The screen split in half. The news anchor and his crisp hair and pressed suite on the left. And Catherine Morrow with her poofy hair on the right, standing outside the departure drop-off zone of the Honolulu International Airport. “It’s madness here, Tony. The airport has cancelled all outbound flights today.”
“That’s quite concerning, Catherine.”
“Very concerning.” Catherine looked over her shoulder, like she’d been preying on someone. The wind lifted her hair in one stiff bounce. “I’ve been trying to contact an airport official for the past hour, but they’re not talking to the media.”
“Is there any word on the cancelled flights?”
“Only rumors, Tony.” Catherine shifted her attention back toward the camera, her poof of hair holding together despite the windy rush of people around her. “Some think their flights are rescheduled for tomorrow. Others say their flights have been cancelled indefinitely.”
“Are they still allowing people inbound?”
“Yes, Tony, it seems they are. But the flights are considerably few in number. Most from the other islands or military.”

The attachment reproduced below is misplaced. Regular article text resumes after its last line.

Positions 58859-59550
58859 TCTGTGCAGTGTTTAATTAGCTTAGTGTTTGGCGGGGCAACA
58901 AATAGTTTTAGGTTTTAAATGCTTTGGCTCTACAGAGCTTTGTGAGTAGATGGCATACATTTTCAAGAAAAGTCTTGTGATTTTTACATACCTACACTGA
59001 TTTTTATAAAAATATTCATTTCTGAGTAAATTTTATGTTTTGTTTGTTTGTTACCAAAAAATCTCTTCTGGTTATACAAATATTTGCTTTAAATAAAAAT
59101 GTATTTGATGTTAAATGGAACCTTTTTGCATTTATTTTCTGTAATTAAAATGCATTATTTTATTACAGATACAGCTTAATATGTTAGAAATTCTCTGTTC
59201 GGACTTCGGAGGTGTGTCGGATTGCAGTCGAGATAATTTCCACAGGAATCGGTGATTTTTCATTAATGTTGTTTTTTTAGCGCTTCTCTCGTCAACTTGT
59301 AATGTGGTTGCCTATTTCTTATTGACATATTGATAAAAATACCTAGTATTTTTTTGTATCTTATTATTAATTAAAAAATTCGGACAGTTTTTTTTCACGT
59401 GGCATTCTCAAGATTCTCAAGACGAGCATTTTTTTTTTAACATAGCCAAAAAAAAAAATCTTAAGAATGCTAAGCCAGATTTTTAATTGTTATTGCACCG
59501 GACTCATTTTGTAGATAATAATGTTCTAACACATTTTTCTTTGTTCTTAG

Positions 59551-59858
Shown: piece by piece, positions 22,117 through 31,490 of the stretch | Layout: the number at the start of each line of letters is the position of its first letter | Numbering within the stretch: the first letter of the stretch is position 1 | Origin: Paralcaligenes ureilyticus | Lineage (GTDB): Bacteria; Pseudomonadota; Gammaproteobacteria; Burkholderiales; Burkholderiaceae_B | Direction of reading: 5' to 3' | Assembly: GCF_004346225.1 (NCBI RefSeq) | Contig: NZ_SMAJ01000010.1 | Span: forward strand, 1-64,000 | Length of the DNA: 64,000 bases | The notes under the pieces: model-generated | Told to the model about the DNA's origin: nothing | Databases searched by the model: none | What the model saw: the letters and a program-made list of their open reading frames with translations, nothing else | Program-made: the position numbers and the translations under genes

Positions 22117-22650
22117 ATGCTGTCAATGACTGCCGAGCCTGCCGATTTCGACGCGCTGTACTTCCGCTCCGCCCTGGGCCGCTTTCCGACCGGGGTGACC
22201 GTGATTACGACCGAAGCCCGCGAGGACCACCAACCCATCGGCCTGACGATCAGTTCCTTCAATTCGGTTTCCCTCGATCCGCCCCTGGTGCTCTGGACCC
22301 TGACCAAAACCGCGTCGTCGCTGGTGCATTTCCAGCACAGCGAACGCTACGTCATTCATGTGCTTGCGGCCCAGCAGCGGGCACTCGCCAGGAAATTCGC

Frank looked at his phone, deciding he’d better see what world problem needed solving before he drank away all his own problems.
Frank had a mai tai halfway to his lips when his chest pocket vibrated. He locked eyes with the rolling waves of the Pacific ocean as he let the glass drop onto the bar.
“You don’t have to answer it, you know,” said the cute bartender, sending him a wink.
Frank smiled at her, wishing what she said were true. But he’d not been able to reach anyone at the home office all morning. He’d finally given up and settled for a drink to calm his nerves. One to taper the headache from yesterday’s binge.
“It’s about damned time, Dalavanna.” Walsh wasn’t happy. Frank decided not to point out the obvious about being dumped at the alter and skipped right to the heart of the problem.
“What’s going on?” He handed the bartender his room number, mouthing “charge it” as he hopped up from his stool.
“You’re to meet Agent Davis. She’s waiting for you in your room now.”
Frank suppressed a grumble. Of all the agents that should be in Hawaii when he was, why did it have to be her? Anyone else would do. Even Agent Prinkle. Or as everyone like to call him, Agent Prick. Frank would rather listen to him brag about his five thousand square foot house with a pool than have to deal with the most arrogant agent the CIA had. “Couldn’t have sent anyone else, Boss?”
“You should feel fortunate that she’s there. She’s the best agent we have for this assignment.”
Frank didn’t like where this was going. “And what assignment would that be?” He gave up on the idea of snorkeling and headed back to the elevator.
“She’ll brief you.” Walsh cleared his throat. “You best get moving. She’s got the vaccine.”
To be continued….